Over the past decade, it seemed that Russian oligarchs and Chinese tycoons were buying up all the plush New York City real estate, right down to the iconic Waldorf Astoria Hotel, which a Chinese conglomerate is now turning into luxury condos.
My, how times have changed. This year, 6sqft reports, new restrictions on foreign buyers combined with a perception that the United States is no longer a friendly market have caused a major shift in real estate buying in New York and across the country. Over the past 12 months, the biggest sales in the city have all been to American buyers, led by hedge-fund gazillionaire Ken Griffin’s record-blasting $240 million purchase of a luxury condo at 220 Central Park South. Never mind, as we reported earlier this week, that many of those high-dollar investments turn out to be money losers.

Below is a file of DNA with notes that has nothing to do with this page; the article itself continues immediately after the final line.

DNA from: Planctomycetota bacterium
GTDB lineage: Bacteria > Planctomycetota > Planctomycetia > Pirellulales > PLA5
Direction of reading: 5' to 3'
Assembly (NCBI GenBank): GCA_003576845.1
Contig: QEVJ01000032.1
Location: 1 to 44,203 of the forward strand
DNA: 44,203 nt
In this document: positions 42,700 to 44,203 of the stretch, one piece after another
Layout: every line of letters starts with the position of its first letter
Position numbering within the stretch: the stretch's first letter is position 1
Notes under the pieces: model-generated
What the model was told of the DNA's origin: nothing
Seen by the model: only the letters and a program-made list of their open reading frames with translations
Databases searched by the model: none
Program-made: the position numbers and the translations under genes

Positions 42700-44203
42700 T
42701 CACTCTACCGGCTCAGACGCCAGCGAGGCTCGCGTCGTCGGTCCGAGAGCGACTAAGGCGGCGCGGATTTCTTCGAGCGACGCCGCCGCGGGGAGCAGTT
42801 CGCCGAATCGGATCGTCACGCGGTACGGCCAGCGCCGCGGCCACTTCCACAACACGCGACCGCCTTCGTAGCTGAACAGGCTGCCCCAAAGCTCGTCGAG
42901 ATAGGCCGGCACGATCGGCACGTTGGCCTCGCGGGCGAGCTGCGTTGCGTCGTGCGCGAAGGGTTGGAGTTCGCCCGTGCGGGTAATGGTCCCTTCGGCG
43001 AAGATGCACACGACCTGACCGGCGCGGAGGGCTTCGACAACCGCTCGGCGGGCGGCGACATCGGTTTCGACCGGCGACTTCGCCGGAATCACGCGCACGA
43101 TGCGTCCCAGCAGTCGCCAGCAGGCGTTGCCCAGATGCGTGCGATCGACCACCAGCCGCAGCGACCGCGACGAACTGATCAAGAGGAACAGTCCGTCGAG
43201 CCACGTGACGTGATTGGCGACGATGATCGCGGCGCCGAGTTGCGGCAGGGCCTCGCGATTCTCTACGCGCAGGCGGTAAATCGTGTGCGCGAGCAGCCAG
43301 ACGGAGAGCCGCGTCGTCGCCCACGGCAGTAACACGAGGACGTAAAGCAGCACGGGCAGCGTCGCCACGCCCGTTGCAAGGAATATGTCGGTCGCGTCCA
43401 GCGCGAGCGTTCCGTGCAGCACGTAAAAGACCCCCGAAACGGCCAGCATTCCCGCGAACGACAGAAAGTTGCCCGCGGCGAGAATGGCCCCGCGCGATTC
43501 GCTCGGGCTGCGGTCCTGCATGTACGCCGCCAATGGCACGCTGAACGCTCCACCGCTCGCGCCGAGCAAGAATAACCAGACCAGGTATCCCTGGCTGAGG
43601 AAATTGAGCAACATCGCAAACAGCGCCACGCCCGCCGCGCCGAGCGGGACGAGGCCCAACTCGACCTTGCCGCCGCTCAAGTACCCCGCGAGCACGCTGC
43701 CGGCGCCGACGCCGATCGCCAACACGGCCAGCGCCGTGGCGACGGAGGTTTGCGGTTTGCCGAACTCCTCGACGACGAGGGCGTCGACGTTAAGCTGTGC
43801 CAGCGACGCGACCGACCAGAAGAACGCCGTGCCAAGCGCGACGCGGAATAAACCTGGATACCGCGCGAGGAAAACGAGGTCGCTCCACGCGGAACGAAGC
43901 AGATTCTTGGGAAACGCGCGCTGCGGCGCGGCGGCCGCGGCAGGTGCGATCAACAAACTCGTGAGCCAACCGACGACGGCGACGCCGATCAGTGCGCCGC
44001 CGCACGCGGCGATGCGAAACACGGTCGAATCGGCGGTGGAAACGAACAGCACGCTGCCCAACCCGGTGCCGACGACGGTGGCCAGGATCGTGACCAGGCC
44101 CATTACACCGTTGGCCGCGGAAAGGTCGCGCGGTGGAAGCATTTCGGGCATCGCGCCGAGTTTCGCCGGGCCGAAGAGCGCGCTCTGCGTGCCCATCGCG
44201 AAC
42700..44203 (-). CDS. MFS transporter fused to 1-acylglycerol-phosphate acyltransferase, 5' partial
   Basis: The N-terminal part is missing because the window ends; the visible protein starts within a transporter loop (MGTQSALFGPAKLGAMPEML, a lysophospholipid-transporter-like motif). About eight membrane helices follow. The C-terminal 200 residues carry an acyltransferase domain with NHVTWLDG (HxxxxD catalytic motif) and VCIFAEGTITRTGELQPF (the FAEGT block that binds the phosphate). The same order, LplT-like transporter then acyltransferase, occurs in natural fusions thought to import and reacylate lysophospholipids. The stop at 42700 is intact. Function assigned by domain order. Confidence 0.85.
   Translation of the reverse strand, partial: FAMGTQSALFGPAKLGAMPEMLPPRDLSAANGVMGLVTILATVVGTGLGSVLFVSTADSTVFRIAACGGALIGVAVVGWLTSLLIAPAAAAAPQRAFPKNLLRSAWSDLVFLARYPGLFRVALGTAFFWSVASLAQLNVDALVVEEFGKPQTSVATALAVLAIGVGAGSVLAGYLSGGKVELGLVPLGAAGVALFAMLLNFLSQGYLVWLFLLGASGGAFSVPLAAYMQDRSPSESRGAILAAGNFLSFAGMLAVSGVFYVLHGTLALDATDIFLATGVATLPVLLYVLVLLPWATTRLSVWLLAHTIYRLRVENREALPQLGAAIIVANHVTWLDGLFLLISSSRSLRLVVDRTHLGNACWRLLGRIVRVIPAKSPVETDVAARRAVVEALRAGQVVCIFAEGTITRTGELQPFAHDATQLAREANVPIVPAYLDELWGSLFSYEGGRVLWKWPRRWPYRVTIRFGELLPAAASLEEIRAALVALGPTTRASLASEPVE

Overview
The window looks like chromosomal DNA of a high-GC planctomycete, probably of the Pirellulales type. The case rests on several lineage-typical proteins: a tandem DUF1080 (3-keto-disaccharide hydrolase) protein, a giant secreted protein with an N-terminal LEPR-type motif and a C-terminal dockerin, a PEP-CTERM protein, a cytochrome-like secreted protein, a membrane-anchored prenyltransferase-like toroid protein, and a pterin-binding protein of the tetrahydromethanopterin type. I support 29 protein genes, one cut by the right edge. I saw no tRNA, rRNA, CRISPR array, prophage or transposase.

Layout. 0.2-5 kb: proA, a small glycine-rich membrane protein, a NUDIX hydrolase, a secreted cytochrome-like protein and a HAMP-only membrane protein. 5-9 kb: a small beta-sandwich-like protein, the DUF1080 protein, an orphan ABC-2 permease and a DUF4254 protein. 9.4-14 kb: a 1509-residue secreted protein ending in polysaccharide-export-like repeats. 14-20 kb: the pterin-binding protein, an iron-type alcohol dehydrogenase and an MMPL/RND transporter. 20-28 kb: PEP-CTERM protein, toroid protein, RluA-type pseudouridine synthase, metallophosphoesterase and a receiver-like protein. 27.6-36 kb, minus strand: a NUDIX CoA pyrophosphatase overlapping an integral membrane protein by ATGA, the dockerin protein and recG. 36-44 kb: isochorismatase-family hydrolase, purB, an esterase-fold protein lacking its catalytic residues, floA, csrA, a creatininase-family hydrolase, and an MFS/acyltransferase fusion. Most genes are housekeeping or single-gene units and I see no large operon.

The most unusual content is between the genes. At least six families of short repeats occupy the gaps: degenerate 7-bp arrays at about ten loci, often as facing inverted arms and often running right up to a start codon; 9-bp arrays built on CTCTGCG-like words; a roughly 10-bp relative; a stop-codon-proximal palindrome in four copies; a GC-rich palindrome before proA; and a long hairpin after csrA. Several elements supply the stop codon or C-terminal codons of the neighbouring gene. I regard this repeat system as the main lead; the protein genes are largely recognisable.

Since we’ve debunked the myth that New York real estate is a gold-chip investment, let’s debunk another. Yes, Chinese buyers were atop the foreign buyer list, according to a 2017 report published by the National Real Estate Association, but Russian oligarchs were not the runners-up. Canadians were, spending $19 billion on U.S. real estate between 2016 and 2017.
As for New York City, the impact of foreign buyers has been in rapid decline since 2017. Today, both the luxury and affordable markets are dominated by domestic buyers, and most industry insiders agree that this shift is good news for American bargain hunters across the market. Sellers have been cutting their asking prices at the top end of the market for a while, and now the trend is spreading.
“We saw [price cuts] coming 18 to 24 months ago, but the impact is now beginning to trickle down to into Manhattan’s lower-end market,” says James Morgan, an agent at Compass. “I can’t speak for Brooklyn, where the market is quite different, but in Manhattan, what’s happening isn’t just impacting the luxury market.”
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